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Law Requiring N.H. Schools To Implement Suicide Prevention Policy Lacks State Funding


As schools in New Hampshire prepare for a new law requiring suicide prevention policies, questions about how districts will implement these policies remain.

The law also requires school districts to include annual training on suicide recognition and prevention for all school staff.

According to the Centers for Disease Control and Prevention, the suicide rate in New Hampshire is up 48.3 percent from 1999 to 2016. Suicide is the second leading cause of death for those under 24 years old. 

Each school district and chartered public school must also develop a policy that includes:

"Educating students in the importance of safe and healthy choices and coping strategies, recognizing risk factors and warning signs of mental disorders and suicide in oneself and others, and providing help-seeking strategies for oneself or others, including how to engage school resources and refer friends for help."

Candice Porter, who serves on the state Suicide Prevention Council and is the executive director of Connor's Climb Foundation says the requirements are vague, which is challenging, especially for elementary schools.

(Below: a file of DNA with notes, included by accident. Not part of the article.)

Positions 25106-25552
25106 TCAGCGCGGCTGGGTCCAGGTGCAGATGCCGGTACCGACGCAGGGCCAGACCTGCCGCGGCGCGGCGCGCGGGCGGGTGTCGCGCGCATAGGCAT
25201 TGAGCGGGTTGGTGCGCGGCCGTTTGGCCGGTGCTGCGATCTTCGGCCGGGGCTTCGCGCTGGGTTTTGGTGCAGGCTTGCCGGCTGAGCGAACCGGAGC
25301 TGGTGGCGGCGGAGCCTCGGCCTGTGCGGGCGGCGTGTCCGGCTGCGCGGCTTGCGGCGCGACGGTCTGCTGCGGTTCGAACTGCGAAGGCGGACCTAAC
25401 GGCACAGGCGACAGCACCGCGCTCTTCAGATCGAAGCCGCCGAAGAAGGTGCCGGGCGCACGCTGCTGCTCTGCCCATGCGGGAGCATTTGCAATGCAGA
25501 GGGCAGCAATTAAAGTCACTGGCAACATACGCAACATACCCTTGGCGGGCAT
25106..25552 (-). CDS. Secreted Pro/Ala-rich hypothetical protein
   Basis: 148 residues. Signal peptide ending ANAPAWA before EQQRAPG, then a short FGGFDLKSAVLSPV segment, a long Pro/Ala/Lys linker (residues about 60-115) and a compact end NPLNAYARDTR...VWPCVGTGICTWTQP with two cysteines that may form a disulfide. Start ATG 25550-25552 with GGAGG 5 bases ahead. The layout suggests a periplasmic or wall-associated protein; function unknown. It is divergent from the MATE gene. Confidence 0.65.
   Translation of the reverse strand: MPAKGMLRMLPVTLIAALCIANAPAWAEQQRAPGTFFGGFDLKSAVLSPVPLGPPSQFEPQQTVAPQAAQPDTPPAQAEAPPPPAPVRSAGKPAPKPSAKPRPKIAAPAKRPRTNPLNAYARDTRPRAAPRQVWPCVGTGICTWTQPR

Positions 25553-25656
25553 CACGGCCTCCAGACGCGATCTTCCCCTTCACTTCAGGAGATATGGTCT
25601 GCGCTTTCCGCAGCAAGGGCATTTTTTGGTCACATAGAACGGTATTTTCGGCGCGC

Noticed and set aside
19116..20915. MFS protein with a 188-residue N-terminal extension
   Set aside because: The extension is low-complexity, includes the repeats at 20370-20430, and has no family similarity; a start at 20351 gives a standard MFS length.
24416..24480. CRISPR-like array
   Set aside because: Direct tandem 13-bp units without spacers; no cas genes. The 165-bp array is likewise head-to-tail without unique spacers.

Listen to the full conversation on The Exchange about this new requirement. 

"Because on the elementary level,  they're doing a ton of pro social emotional well-being, resiliency, programming," Porter says. "It might not be a straight suicide prevention program, but it's through the lens of awareness, prevention, resiliency."

Julie Donovan is the prevention specialist for Pinkerton Academy in Derry. She says the Department of Education should take a role in helping schools as they implement these new requirements.

"The programs that they have to train staff in two hours every year going forward, I feel it should be uniform," she says.  "So that if I transfer from Pinkerton Academy and get a job in Concord, I'm going to be doing similar training."

The new law does not include any state funding for the training. Porter says that while Connor's Climb and other organizations offer free training, school districts will still incur costs. "It's the districts having to say that they're going to allow their faculty to take time to get trained."

Porter says that she thinks resources will come in time. "Just passing this legislation alone is a key piece to moving the conversation forward."

School districts have until July 1, 2020 to implement the new suicide prevention training and policies. 

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